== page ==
The enzyme serrapeptase (also known as serratiopeptidase) was first isolated from the microorganism Serratia E15, commonly found in the intestines of the silkworm. Scientists found that the enzymes secreted by the bacteria dissolve avital, or ‘non-living’ tissue, without negatively affecting the silkworm’s healthy living cells. This special proteolytic enzyme is used by the silkworm to dissolve its protective cocoon (avital tissue), an essential step before it can emerge and take flight. The serrapeptase enzyme seems to be unique in its ability to selectively dissolve only the ‘non-living’ tissues, such as the silk cocoon, so the moth can safely emerge unharmed.

Following the discovery of this enzyme, researchers have developed a natural process for its production as a supplement and continue to study its clinical effects in humans. Considerable benefits have been found for a range of inflammatory conditions, benefits which are, most importantly, without adverse side effects. However more recently, following the COVID-19 pandemic, serrapeptase has been suggested as a useful adjuvant for the management of COVID-19 due to its wide range of therapeutic effects. Here we delve a little deeper.

Mucolytic actions
In individuals with COVID-19, sputum production, nasal congestion and cough are reported one of the common symptoms after fever. Mucolytics either enhance bronchial mucus secretion or reduce mucus viscosity and further facilitate its removal by coughing. As serrapeptase has caseinolytic and mucolytic actions on the sputum, it may be beneficial. Serrapeptase has shown to enhance mucociliary transportability and mucociliary clearance by decreasing neutrophils and modulating sputum viscoelasticity in patients with airway diseases. Additionally, serrapeptase has shown to relieve cough and promote airway hygiene and so may be useful in delaying pulmonary complications and improving quality of life in COVID-19.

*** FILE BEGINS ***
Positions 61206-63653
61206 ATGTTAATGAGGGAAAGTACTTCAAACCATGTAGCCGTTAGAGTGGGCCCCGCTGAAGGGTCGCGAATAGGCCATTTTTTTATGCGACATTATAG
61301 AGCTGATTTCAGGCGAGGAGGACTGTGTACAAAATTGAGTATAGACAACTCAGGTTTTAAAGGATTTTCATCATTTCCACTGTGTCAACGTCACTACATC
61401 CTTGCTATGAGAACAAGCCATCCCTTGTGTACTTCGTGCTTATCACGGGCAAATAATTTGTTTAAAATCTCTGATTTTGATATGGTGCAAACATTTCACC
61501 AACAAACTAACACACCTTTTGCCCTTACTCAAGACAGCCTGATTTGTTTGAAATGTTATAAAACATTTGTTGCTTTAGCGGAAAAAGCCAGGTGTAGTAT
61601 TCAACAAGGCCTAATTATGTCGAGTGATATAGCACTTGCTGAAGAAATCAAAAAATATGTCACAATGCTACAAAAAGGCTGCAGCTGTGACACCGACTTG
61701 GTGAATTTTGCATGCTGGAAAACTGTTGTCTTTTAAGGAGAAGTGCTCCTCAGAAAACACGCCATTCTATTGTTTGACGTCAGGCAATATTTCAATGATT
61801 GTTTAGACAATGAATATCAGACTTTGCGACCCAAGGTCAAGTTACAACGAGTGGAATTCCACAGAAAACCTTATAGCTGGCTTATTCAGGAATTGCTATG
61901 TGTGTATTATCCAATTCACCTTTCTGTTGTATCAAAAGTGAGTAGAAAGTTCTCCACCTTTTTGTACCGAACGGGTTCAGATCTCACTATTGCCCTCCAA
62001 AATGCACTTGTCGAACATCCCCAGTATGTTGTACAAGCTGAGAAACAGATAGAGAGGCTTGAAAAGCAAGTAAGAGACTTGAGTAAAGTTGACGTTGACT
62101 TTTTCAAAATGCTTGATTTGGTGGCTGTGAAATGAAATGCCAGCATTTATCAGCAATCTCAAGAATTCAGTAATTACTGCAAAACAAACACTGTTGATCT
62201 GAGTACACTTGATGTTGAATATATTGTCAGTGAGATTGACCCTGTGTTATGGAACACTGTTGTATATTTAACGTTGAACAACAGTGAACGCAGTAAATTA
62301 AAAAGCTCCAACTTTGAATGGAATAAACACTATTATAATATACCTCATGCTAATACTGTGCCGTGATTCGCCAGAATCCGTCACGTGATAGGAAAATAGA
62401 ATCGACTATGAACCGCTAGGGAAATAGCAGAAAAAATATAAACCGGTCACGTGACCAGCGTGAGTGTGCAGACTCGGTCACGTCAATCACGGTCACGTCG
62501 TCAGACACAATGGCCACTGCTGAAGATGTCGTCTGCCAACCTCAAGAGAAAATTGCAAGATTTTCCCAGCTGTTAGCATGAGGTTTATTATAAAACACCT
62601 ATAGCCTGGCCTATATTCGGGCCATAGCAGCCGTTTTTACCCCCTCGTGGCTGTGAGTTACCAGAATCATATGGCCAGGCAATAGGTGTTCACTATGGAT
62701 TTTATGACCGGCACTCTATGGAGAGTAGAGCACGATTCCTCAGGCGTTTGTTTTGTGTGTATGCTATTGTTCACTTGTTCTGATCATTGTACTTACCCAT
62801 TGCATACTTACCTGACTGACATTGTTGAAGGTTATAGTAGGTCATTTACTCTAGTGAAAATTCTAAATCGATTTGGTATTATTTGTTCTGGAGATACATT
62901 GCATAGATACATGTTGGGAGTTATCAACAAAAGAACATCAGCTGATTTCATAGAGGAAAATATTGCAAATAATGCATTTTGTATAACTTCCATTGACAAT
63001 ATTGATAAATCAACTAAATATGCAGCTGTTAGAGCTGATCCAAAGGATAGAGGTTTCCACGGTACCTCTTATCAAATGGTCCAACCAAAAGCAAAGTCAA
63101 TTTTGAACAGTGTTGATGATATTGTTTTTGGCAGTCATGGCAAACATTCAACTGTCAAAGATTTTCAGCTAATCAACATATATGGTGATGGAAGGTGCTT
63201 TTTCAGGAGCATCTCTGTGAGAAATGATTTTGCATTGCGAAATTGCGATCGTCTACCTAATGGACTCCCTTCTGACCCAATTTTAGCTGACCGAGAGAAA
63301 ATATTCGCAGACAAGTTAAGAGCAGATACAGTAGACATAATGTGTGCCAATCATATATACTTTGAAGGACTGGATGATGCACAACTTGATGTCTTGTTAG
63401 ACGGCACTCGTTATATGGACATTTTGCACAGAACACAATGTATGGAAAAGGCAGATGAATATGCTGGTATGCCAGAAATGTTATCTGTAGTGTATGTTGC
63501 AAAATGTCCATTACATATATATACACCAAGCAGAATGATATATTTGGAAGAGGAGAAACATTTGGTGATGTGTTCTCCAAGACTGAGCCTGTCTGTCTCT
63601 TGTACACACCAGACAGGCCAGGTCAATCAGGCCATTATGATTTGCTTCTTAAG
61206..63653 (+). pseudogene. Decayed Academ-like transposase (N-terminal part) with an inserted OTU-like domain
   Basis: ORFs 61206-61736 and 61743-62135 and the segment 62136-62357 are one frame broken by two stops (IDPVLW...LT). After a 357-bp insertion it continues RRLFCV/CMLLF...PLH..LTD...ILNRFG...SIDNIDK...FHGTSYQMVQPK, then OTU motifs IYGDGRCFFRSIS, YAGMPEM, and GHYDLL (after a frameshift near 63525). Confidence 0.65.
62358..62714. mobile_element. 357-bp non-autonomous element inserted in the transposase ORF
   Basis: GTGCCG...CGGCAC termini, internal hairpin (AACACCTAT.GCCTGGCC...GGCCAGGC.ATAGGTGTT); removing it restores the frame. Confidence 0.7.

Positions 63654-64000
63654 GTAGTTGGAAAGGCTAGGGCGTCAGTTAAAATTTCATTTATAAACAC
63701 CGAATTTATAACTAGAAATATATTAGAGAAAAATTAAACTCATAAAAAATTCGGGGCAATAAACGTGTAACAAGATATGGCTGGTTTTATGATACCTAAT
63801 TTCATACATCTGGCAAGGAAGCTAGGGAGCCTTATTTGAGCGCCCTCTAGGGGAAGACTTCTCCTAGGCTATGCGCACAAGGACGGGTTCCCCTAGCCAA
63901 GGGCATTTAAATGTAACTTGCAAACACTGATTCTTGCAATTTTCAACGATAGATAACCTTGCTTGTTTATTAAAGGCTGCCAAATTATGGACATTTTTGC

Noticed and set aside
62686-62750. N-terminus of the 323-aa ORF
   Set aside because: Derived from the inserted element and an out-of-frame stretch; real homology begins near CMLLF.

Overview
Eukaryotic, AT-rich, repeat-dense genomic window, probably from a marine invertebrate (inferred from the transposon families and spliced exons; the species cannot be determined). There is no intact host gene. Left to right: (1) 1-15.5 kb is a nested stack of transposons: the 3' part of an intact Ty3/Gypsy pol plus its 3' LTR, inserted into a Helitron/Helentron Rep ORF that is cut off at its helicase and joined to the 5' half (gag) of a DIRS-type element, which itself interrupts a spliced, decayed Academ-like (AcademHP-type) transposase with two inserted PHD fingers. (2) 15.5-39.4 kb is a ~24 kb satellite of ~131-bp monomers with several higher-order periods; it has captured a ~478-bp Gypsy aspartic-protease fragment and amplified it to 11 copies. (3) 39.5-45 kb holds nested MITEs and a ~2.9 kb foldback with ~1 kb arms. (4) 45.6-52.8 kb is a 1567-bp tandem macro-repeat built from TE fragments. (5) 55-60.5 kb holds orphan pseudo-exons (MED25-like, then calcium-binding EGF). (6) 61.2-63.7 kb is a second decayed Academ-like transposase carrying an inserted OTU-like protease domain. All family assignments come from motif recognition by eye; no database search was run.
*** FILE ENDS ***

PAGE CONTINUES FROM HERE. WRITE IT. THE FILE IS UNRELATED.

Anti-inflammatory
Elevated levels of inflammatory cytokines play a vital role in the pathogenesis and progression of complications, severity, and mortality in COVID-19. Serrapeptase has been shown to exert anti-inflammatory effects by reducing inflammatory cytokines and adhesion molecules, thus regulating inflammatory cells movement to the site of inflammation. One mechanism is its ability to reduce neutrophil count, which is believed to reduce elastase, a serine protease released from activated neutrophils. Elastase promotes the generation of reactive oxygen species (ROS), alters the permeability of lung barriers and triggers pro-inflammatory cytokines. Thus, elastase inhibition by serrapeptase could be useful in suppressing cytokine storm, causing acute lung injury in COVID-19.

Antithrombotic & Fibrinolytic
Higher fibrinogen and lower antithrombin levels were reported in patients with COVID-19 and associated with the severity of infection, mortality, and prognosis in survivors. Serrapeptase possesses the ability to degrade blood clots, cysts and arterial plaques, therefore being useful under the conditions of increased risk of stroke, atherosclerosis, and thrombophlebitis. This suggests its potential benefits in reducing the severity of vascular complications involving thrombosis or coagulopathy in COVID-19.

The potential of serrapeptase to its promising benefits in COVID-19 can’t be overlooked, however, to date, no studies have demonstrated the experimental or clinical effects of serrapeptase in COVID-19. Nonetheless it joins a long list of natural agents suggested for the management of COVID-19 which should be considered.

Reference
Sharma C, Jha NK, Meeran MNF, et al. Serratiopeptidase, A serine protease anti-inflammatory, fibrinolytic, and mucolytic drug, can be a useful adjuvant for management in COVID-19. Frontiers in Pharmacology, 2021;12. doi: 10.3389/fphar.2021.603997

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